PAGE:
Tag Archives: kaula

Much ado about menstruation

Menstruation is in the news. Okay, actually I’ve just noticed a few things recently online and decided to collect them together with a few other references that came to mind.

First, I noticed The history of menstruation by Helen King over at Wonders & Marvels.

“In 2008 Sara Read wrote a fascinating article about early modern women’s menstrual practices. … Sara pointed out that one of the reasons why we don’t really know for certain what women did is that they didn’t talk about it either. It’s men who tell us the few things we know, and we don’t know whether women’s attitude was the same or not. We don’t even know what level of blood loss they expected – apparently this can vary with diet, and people were not as well-fed in the past as we are now – but the Hippocratic gynaecological treatises assume a ‘wombful’ of blood every month, with any less of a flow opening up the risk of being seen as ‘ill’ and hence leading to remedies like the dreaded beetle pessaries.” [via]

Then there was a new post pointing to an article from a couple years ago: “Menstrual Blood in Ancient Rome: An Unspeakable Impurity?” by Jack Lennon, Classica et Mediaevalia: Danish Journal of Philology and History, Vol.61 (2010) [via]

“This article examines the language and power associated with menstrual blood in Roman literature, focusing primarily on the issue of ritual impurity. In particular, it will highlight the importance of two phrases from Pliny’s Natural History which can offer new insights into Roman perceptions of menstruation. Using comparisons from modern anthropological theory, it seeks to refute recent suggestions that Roman society felt no anxiety about menstrual pollution, but equally it will be argued that this anxiety was not on a comparable scale to earlier Greek regulations and practices.”

This discussion of menstruation of course brings to mind Liber AL vel Legis, III 24:

“The best blood is of the moon, monthly: then the fresh blood of a child, or dropping from the host of heaven: then of enemies; then of the priest or of the worshippers: last of some beast, no matter what.” [via]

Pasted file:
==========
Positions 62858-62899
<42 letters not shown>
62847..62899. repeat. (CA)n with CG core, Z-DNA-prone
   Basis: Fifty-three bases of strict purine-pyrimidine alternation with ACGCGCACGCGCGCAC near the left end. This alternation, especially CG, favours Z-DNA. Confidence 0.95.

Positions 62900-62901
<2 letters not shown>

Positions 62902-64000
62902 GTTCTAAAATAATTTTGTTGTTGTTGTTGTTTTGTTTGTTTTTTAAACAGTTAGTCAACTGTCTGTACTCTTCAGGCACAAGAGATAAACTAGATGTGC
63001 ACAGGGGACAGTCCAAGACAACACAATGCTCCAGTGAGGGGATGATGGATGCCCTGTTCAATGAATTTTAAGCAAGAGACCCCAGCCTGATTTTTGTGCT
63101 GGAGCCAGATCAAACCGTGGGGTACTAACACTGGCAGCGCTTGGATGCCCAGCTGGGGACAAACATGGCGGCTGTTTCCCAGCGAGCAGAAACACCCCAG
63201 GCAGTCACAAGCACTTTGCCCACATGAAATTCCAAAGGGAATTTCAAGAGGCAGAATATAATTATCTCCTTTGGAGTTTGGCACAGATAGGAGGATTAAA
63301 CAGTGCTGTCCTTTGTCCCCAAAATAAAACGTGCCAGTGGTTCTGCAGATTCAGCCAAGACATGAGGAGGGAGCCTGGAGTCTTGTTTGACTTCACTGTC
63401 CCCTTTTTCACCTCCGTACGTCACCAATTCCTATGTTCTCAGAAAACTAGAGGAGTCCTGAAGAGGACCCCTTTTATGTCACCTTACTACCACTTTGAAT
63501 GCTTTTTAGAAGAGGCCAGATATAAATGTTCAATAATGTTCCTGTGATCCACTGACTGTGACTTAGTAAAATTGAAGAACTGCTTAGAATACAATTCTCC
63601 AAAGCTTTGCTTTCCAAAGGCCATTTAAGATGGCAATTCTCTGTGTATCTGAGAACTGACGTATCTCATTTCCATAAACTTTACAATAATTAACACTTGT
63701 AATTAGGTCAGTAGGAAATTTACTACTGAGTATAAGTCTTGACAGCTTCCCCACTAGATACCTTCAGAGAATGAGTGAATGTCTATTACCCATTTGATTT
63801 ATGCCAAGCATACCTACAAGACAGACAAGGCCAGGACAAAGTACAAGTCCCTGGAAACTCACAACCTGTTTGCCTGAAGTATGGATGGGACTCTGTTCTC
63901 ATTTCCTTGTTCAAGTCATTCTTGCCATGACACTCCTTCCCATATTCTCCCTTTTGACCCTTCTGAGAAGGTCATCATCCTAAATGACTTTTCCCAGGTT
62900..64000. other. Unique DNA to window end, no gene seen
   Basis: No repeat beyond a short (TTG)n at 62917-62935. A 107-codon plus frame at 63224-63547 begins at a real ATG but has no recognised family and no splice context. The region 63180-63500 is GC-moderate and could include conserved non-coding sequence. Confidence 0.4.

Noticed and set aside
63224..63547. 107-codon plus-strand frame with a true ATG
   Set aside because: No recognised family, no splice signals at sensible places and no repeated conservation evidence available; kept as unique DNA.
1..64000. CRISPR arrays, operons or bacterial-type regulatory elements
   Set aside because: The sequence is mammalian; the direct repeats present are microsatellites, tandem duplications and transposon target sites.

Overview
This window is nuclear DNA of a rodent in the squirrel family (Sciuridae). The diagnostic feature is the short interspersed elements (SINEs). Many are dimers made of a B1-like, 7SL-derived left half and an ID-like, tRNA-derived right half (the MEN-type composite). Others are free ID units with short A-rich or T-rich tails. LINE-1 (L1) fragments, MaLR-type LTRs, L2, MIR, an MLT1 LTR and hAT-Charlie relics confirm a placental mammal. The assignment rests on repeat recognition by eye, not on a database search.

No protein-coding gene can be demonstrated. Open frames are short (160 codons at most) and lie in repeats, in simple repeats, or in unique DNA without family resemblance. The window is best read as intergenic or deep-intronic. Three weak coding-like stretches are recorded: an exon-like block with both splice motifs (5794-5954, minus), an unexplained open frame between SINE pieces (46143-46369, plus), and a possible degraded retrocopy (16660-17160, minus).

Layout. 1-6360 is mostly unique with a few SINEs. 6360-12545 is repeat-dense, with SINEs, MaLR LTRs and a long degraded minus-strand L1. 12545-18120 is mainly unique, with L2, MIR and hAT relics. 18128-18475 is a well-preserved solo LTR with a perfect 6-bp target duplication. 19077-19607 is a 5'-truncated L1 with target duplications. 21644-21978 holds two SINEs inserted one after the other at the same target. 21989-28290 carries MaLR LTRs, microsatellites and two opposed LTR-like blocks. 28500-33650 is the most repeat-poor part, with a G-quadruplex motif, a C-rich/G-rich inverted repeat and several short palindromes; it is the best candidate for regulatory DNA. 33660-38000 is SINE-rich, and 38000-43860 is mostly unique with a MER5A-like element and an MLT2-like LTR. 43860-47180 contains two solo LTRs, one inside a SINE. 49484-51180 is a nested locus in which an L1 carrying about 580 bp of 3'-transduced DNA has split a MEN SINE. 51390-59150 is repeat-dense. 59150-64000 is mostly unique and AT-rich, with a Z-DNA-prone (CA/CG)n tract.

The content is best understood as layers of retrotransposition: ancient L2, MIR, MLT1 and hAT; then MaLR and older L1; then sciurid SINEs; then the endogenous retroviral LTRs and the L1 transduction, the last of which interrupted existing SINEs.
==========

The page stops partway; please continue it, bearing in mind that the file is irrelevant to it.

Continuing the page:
There are any number of resources at the library to go along with this. You may be interested in a site search on various terms, such as blood of the moon, to get started.

For the ritual use of menstrual blood, I cannot help but recommend The Yoni Tantra, serialized in the Scarlet Letter, the journal of Scarlet Woman OTO, which also connects to the recent publication of The Secrets of the Kaula Circle and the older Kali Kaula mentioned in other posts.

“The statements by many Western commentators that the ‘secret sadhana’ was hidden by an allusive style are completely exploded by Yoni Tantra. Kaulas were never prone to mince words and the consumption of Yoni Tattva—the mixture of menses and semen—is described in the clearest of terms in Yoni Tantra.

While ritual sexual intercourse is often alluded to in Kaula and Shri Tantras there are only a few places where the Yoni Tattva is referred to. The chief of these is Yoni Tantra, which could be described as a eulogy of the Yoni and the Yoni Tattva.” [via]

You may also be interested in Judy Grahn’s Blood, Bread, and Roses: How Menstruation Created the World, especially in conjunction, I think, with Calvert Watkins’ How to Kill a Dragon: Aspects of Indo-European Poetics.

Kali Kaula

Kali Kaula by Jan Fries is a book released a while ago by Avalonia Books, but Kuala has recently come to mind due to a recent release from another publisher. For those interested in Kaula as a type of Tantra, this may be something of interest.

 

Kali Kaula is a practical and experiential journey through the land of living magical art that is Tantra, guided by the incisive, inspired and multi-talented hands of Jan Fries. By stripping away the fantasies and exploring the roots, flowers and fruits of Tantra, the author provides an outstandingly effective and coherent manual of practices.

Acknowledging the huge diversity of Tantric material produced over the centuries, Jan Fries draws on several decades of research and experience and focuses on the early traditions of Kula, Kaula and Krama, and the result is this inimitable work which shines with the light of possibility. Unique in style and content, this book is more than a manual of tantric magick, it is a guide to the exploration of the inner soul. It contains the most lucid discussions of how to achieve liberation in the company of numerous Indian goddesses and gods, each of whom brings their own lessons and gifts to the dedicated seeker. It is also an eloquent introduction to the mysteries of the great goddess Kali, providing numerous views of her manifold nature, and showing the immense but hidden role played throughout history by women in the development and dissemination of tantric practices and beliefs.

Jan Fries explores the spectrum of techniques from mudra to mantra, pranayama to puja, from kundalini arousal to purification to sexual rites, and makes them both accessible and relevant, translating them out of the Twilight Language of old texts and setting them in the context of both personal transformation and the historical evolution of traditions. The web of connections between Tantra and Chinese Alchemy and Taoism are explored as the author weaves together many of the previously disparate strands of philosophies and practices. This book challenges the reader to dream, delight, and develop, and provides an illustrated guidebook on how to do so.

Bliss awaits those who dare.” [via]